(Comb & Razor Sound)
An experimental response to Fela Kuti’s dominant afro-beat sound in 70’s Nigeria, Semi Colon stepped up the guitar reverb and found a pretty exclusive middle ground between hi-life and garage psych that looked ahead to the synth experiments the likes of William Onyeabor (soon to be reissued on Luaka Bop) would make their own. Lavishly reissued with a bonus 7” tucked in with the first 1,000 copies, this is essential for adventurous Eric Burdon fans and disciples of Kieran Hebden’s eclectic dancefloors alike.
Mulatu Astatke, Alèmayèhu Eshètè & more
Ethio Jazz, Ethiopian Urban Modern Music Vols 2, 4 & 5, Modern Instrumental Hits
French label Heavenly Sweetness drop five table spoons of seraphic honey in one go, with long-awaited vinyl reissues for three of their Ethiopian Urban Modern Music series, their Instrumental Hits compilation and Ethiopian jazz standard bearer (and Broken Flowers vet) Mulatu Astake. Ethio Jazz aside, highlights include Alèmayèhu Eshètè’s stonking “Telantena Zare” off Volume 2 which is about as present as any post-60’s US R&B record.
Michael White / Pharoah Sanders
Spirit Dance / Elevation
(Soul Jazz Records)
Reissues for two wonderful deep jazz sessions from the early 70’s rescued from the Impulse! Records archive, Soul Jazz join the dots between violinist Michael White (who played on Sanders’ Thembi in ’71) and the saxophonist’s post-Coltrane modulations. Formed of the same clay as Sun Ra, Archie Shepp and Alice Coltrane, these records make a rare reappearance on limited 180gram vinyl; the spiritual home of two transcendental masterpieces.
Something of a patchwork tapestry, sewn together from scraps of 80’s house, boogie and funk, Son is the arresting debut of Andrew Field-Pickering (Maxmillion Dunbar) and Ari Goldman, that squeezes across the line just in time to catch the late summer sun. Referential without being nostalgic, Son is another record to recognise a contemporary obsession with the past and moulds it into something constructive and refreshingly new.
Windswept, medieval stuff from Wirral Penisula resident Matt Barnes, Engravings marks the producer’s triumphant return after three years literally and figuratively in the wilderness. The result is a collage of ethereal melodies that echo through rugged beats like wind through the trees. An enchanting journey begging to be heard on vinyl in the presence of a serious soundsystem.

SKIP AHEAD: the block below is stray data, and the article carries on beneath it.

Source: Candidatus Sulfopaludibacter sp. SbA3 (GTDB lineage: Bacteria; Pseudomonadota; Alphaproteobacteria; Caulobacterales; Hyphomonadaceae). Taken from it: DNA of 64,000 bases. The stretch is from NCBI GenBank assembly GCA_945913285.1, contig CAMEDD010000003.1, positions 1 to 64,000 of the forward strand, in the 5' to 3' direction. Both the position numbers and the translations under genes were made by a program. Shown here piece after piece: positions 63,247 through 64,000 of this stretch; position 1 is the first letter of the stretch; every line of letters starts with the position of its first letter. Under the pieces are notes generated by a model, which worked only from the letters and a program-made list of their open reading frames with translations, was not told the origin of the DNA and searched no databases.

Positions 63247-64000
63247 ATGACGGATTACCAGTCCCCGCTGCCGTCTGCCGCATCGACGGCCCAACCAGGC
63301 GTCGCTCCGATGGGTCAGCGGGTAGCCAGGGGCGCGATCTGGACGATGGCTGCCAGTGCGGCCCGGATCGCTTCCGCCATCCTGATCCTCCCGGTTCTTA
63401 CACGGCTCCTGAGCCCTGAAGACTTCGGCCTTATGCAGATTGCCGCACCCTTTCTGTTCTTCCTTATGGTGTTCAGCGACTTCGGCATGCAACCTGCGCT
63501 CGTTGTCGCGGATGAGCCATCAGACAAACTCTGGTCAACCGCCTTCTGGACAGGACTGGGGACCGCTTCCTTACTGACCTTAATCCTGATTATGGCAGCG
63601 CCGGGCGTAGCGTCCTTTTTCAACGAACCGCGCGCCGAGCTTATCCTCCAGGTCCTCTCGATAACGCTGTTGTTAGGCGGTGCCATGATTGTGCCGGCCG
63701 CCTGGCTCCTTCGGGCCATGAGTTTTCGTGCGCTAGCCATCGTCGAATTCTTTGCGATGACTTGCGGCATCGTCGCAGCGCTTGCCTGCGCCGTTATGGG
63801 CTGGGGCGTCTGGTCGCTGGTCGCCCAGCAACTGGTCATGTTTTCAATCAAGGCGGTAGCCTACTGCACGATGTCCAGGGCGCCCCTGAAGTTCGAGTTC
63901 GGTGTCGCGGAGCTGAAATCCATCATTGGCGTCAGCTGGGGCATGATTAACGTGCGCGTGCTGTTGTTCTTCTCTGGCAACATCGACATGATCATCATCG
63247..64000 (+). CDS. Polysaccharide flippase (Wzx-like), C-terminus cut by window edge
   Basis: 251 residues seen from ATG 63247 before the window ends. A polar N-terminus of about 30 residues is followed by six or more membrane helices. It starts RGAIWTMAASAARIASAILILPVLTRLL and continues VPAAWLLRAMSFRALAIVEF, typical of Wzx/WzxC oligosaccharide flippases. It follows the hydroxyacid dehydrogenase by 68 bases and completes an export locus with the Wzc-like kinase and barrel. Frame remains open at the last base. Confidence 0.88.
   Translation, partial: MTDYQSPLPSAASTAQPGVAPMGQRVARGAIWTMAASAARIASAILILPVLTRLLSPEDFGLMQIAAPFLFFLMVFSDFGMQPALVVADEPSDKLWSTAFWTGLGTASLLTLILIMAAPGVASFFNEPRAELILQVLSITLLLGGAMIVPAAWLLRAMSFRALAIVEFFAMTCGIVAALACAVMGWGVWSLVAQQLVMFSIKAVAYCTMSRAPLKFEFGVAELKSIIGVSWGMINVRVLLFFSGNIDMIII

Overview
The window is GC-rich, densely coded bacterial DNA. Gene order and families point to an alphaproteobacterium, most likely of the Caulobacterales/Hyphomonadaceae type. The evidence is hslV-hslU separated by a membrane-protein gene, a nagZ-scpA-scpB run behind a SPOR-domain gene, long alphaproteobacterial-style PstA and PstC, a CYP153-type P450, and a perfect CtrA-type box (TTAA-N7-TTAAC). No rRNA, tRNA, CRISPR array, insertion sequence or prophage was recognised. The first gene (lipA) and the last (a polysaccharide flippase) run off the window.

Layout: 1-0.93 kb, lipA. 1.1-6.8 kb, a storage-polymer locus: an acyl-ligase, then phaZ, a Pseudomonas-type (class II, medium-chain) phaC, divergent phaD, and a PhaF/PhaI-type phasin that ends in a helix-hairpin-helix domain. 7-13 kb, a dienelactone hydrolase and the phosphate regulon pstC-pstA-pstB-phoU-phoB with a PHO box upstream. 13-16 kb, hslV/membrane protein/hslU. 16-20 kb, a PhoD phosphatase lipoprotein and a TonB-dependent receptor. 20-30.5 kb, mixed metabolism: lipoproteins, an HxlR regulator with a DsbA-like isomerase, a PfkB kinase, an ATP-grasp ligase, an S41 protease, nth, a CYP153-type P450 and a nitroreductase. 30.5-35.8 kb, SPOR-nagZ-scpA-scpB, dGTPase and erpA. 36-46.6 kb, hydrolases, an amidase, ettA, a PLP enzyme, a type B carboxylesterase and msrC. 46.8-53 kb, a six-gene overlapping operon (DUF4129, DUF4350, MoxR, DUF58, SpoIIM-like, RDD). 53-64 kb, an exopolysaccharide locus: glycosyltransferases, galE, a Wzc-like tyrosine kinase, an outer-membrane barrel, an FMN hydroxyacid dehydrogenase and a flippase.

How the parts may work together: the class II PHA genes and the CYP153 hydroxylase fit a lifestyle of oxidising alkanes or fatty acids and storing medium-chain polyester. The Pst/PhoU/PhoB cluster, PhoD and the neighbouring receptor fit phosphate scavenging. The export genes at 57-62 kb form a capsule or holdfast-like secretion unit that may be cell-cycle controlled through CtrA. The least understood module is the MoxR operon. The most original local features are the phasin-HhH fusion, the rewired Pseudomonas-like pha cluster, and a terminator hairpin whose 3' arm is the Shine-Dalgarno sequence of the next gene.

Jerome Derradji Presents Kill Yourself Dancing (The Story of Sunset Records Inc. Chicago 1985-88)
Still Music mastermind Jerome Derradji compiles early Chicago house label Sunset Records Inc. to devastating effect, casting a compassionate eye across one of the genre’s most groundbreaking imprints. Subtly bringing into focus the scene’s crisp new wave, disco, industrial leanings, Kill Yourself Dancing is one of those necessary reissue compilations that both celebrates and recalibrates our understanding of Matt Warren, Ralphi Rosario and Miguel Garcia’s influential stomping ground.
A lost cut that fell between the cracks as RnB finally hewed itself from disco, Aurra’s Satisfaction achieved mythical status as the band’s rumoured 5th album, produced by Dayton Ohio funk legend Steve Washington. Hefty macho hooks and soaring vocals drop this piece somewhere between George Clinton, Prince and Zapp in the puzzle of 80’s hits. Released for the first time on any format almost thirty years after it was recorded.
Classroom Projects: Incredible Music Made By Children In Schools
September’s back-to-school essential, arch-exoticist Johnny Trunk unearths a bizarre and endearing collection of recordings made in schools, from classic folk songs to haiku-based teaching experiments. A testament to the British tradition of eccentric pedagogy, the compilation features several tracks from John Paynter and Peter Aston’s Sounds and Silence LP, originally intended as guides to creative composition in the classroom with child-friendly titles like “Musique Concrete”, “The Lyke-Wake Dirge” and “An Aleatory Game”. Nostalgic, charming and steeped in “naïve and boundless enthusiasm”.